A London theme park was warned it could lose its licence to house gorillas if their enclosures did not improve, a zoo inspection report has revealed.
Three generations of the same family of gorillas live in the park
A 2005 inspection urged Chessington World of Adventures in south-west London to take "immediate action".
In a statement park officials "strongly refuted" the findings saying its care was nothing "less than exemplary".
The report by Kingston Council's zoo inspectors was made public under the Freedom of Information Act.
Three males and seven female Western Lowland gorillas reside in the theme park and they live in a cage with a hay floor and rope swings.
According to the report, during a visit in October 2005 the inspectors urged the park to build new housing for the primates by 2009, otherwise their licence could be revoked.
The inspectors were described as being "greatly disappointed" and "most concerned" that plans for a 22-acre enclosure for animals, which they saw in 2003, had still not been built, the report said.
During the next inspection in 2006 the inspectors took note of the "high standard of animal health and care" but again made a mention of the absence of a new enclosure for gorillas.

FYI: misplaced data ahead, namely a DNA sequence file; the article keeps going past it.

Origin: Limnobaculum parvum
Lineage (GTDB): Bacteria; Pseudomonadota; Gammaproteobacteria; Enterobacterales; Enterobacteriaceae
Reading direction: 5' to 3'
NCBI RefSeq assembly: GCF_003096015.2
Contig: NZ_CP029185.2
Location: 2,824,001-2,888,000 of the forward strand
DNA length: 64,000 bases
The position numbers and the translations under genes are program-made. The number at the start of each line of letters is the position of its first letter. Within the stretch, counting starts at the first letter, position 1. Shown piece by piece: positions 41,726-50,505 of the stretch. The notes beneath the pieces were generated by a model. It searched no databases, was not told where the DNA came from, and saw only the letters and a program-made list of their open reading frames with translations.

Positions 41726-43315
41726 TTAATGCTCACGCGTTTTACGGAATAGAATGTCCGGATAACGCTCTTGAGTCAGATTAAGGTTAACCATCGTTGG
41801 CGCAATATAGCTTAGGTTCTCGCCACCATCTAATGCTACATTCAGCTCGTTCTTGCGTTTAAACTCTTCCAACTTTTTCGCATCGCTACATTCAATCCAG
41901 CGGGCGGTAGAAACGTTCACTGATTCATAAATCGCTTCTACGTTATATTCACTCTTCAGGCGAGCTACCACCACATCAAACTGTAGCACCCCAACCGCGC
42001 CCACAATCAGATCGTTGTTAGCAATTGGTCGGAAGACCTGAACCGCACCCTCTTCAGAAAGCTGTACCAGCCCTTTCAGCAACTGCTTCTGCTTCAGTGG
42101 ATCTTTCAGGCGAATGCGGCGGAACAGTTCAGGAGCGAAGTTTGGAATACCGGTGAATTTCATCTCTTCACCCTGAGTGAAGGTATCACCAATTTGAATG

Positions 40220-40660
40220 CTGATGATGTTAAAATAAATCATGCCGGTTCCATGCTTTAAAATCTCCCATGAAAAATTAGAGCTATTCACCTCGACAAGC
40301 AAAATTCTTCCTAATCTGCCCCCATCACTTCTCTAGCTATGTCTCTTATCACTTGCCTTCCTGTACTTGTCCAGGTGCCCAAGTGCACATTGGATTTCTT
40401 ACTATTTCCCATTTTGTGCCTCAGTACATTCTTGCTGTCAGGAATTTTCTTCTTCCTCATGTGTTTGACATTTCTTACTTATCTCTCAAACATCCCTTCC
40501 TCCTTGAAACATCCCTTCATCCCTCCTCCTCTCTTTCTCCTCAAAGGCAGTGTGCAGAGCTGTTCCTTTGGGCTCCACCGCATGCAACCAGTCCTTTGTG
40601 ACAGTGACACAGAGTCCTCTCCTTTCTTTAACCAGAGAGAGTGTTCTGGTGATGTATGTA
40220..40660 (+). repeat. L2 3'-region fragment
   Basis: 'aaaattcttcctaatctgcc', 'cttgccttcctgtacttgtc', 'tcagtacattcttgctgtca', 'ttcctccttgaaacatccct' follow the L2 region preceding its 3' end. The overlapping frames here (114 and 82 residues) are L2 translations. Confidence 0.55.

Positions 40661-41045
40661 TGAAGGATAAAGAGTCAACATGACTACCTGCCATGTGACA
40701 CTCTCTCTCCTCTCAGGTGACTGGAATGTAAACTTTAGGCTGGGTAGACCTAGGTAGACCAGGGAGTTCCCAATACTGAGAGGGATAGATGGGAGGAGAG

"The team consider it essential for the well-being of the animals that this collection be rehoused," the 2006 report said.
In their statement the park said its care of the gorilla collection should not be questioned as a European Stud Book Keeper who had recently visited the zoo noted that the primates were "thriving" and agreed to a new male gorilla.
"Chessington World of Adventures and Zoo is extremely proud of its animal collection and the Park is involved in many national and international breeding programmes to secure the long-term future of rare and endangered species," the statement said.
The primates at Chessington's Gorilla Group are three generations of the same family, which started out with Kumba and his mate Kaja.